Monday, August 18, 2008

Ten Games into Tzaar

I've now played ten games of Tzaar, and you would think that I would have something clever to say about it by this point, but you would be wrong. In fact, all the evidence suggests that I am not particularly good at the game yet. I have managed to learn one important lesson, though.

Early on I decided to explore a strategy of favoring capturing over stacking; the idea was that I would reduce my opponent's options relative to mine, thus giving me an advantage in the endgame. Moreover, I find with perfect information games that one can learn the quickest by adopting an extreme strategy and and seeing why it doesn't work. Had I taken a few minutes to think it through, however, I would have realized that this was not an approach with much promise. By the end of the game my opponent did indeed have fewer pieces than I did, because he had spent more turns making stacks, but his few stacks could capture any of my many pieces and my many pieces couldn't capture his few stacks. Despite having more pieces, I ran out of captures before he did.

In my next series of games I made a point of stacking on almost every turn, but even so things did not go well for me. What ended up happening was that my opponent and I would each build one large tzaar stack and then these two stacks would chase each other around the board, trying to pick each other off for the win (as all the other tzaar pieces had gotten gobbled up). I lost all three of these games, but not because I lost my monster stack; instead I lost sight of the victory conditions, and I was blindsided by the loss of all of one other kind of piece. Even worse, in one game I had had an opportunity to win by eliminating my opponent's totts and I didn't even notice; I think I had unconsciously dismissed the possibility of winning this way because the totts are so plentiful in the early game.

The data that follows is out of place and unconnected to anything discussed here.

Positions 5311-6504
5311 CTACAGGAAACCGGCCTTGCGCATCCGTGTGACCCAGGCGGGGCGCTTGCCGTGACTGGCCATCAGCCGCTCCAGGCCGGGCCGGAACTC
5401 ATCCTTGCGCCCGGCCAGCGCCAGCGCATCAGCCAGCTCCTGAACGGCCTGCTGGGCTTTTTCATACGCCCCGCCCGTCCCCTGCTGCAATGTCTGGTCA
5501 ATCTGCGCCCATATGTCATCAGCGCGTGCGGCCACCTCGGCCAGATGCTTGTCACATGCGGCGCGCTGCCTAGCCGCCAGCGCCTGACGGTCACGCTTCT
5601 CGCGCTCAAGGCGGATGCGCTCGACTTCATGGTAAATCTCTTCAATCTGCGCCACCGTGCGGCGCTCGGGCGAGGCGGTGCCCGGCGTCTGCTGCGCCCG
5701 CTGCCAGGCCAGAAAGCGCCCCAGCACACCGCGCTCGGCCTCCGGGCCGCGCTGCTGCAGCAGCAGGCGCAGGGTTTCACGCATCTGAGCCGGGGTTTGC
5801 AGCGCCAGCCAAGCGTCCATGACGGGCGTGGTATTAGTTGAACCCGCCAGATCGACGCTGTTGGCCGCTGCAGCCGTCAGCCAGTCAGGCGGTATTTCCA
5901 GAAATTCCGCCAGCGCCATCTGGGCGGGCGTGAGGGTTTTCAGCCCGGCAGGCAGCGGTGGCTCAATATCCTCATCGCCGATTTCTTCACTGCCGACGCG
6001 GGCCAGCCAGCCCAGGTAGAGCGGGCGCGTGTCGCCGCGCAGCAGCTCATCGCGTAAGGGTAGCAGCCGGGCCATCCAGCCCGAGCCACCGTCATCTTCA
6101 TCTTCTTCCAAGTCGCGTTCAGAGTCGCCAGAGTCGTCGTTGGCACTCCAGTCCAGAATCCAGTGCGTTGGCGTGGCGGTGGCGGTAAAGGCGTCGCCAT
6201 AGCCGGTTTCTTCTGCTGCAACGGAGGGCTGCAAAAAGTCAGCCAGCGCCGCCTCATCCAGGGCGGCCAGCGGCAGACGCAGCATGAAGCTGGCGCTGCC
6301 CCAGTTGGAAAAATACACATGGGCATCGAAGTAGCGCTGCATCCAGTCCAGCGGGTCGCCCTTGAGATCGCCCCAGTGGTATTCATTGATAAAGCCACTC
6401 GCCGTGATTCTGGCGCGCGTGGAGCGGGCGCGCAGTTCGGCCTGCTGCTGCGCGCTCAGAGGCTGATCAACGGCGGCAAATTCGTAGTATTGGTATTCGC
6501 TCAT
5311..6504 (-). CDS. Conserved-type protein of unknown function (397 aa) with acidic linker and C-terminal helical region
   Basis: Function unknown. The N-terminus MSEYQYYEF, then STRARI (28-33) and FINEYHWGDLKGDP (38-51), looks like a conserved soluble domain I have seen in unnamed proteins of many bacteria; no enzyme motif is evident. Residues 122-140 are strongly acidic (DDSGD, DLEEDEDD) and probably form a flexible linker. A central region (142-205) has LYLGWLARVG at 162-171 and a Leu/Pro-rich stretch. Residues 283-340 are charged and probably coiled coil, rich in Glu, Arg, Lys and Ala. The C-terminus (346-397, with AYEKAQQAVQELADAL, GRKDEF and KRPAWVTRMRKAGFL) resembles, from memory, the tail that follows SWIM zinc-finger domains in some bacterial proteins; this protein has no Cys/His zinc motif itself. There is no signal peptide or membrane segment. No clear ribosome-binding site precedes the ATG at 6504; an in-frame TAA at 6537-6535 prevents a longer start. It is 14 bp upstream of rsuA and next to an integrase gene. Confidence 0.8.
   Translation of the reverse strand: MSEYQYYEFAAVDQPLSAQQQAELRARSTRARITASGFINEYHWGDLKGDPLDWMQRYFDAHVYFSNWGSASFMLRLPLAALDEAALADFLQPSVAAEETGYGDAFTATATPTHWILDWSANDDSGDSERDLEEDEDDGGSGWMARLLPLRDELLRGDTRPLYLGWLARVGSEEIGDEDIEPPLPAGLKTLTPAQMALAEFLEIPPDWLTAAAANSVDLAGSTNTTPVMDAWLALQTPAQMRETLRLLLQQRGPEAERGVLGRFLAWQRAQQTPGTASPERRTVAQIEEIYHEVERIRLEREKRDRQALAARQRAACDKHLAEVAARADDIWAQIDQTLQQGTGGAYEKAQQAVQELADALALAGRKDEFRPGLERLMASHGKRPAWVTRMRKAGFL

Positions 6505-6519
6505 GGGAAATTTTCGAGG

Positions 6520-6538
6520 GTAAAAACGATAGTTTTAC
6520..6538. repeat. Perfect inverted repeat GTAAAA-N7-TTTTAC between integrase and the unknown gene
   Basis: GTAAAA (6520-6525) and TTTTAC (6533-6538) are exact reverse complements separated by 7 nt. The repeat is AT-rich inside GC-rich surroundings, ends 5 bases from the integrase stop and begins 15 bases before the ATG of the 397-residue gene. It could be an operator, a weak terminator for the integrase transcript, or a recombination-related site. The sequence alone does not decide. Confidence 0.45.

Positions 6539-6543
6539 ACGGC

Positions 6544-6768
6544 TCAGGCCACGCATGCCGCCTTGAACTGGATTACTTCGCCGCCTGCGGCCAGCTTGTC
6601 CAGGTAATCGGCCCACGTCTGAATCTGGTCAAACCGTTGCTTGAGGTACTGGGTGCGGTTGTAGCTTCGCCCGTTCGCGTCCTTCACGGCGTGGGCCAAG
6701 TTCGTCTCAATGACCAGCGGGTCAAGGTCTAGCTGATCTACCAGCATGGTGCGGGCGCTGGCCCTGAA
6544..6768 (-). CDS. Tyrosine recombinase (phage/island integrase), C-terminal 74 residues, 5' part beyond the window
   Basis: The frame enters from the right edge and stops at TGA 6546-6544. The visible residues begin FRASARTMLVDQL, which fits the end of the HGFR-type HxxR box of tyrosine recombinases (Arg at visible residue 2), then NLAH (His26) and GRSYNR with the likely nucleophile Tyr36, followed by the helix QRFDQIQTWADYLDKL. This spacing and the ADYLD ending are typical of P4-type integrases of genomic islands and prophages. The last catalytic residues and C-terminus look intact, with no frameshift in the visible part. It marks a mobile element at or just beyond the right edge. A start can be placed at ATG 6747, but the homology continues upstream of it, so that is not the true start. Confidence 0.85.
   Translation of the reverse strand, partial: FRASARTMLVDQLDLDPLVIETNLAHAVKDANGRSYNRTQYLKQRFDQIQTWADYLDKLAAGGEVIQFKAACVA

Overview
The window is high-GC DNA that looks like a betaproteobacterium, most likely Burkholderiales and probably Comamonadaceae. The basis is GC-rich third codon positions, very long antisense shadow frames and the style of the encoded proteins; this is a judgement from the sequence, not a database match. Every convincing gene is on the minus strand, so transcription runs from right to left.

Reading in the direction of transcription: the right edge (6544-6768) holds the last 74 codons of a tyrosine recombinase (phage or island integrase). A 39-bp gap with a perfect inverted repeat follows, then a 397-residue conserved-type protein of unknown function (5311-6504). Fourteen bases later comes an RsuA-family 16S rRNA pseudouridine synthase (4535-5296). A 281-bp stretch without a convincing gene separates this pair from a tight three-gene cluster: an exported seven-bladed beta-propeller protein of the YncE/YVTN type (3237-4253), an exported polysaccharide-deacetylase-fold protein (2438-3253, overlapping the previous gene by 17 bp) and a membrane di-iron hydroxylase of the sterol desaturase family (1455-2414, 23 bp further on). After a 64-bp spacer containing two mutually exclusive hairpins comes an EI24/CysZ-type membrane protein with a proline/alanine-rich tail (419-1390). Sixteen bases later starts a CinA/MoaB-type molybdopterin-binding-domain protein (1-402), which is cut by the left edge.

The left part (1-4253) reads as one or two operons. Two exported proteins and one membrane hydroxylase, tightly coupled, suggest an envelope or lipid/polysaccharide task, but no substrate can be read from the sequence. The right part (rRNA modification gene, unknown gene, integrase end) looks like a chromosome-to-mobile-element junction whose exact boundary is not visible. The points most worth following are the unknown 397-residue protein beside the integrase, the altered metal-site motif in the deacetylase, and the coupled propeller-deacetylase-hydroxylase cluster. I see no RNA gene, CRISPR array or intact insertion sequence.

Partly I blame that 0-3 sweep on tiredness, as I had not slept well the previous night, so I was determined to make a better showing this past Saturday, when I was a bit more rested and ready. This time I was careful to keep an eye on how many pieces we both had left of each type. It looked as though it was going to be another loss for me after I made a careless move and lost a four-stack, but I pressed on and managed to earn a win. My opponent had taller stacks than I did, but I won a positional victory by ducking my pieces away and leaving him without a capture. It was a close game, however, and it could have easily gone either way in the end.

I would have hoped that after ten games of Tzaar I would have more to say about strategy than "stacks are good," but I'm afraid that that's as far as I've gotten. The only other trend I've noticed is that our games tended to end "on the edges," which is to say that the final pieces were usually situated at the edge of the board rather than the middle. However, whether that means that the edges are the best defensive position or that my brother and I simply have a tendency to start in the middle and work our way outward, I don't know.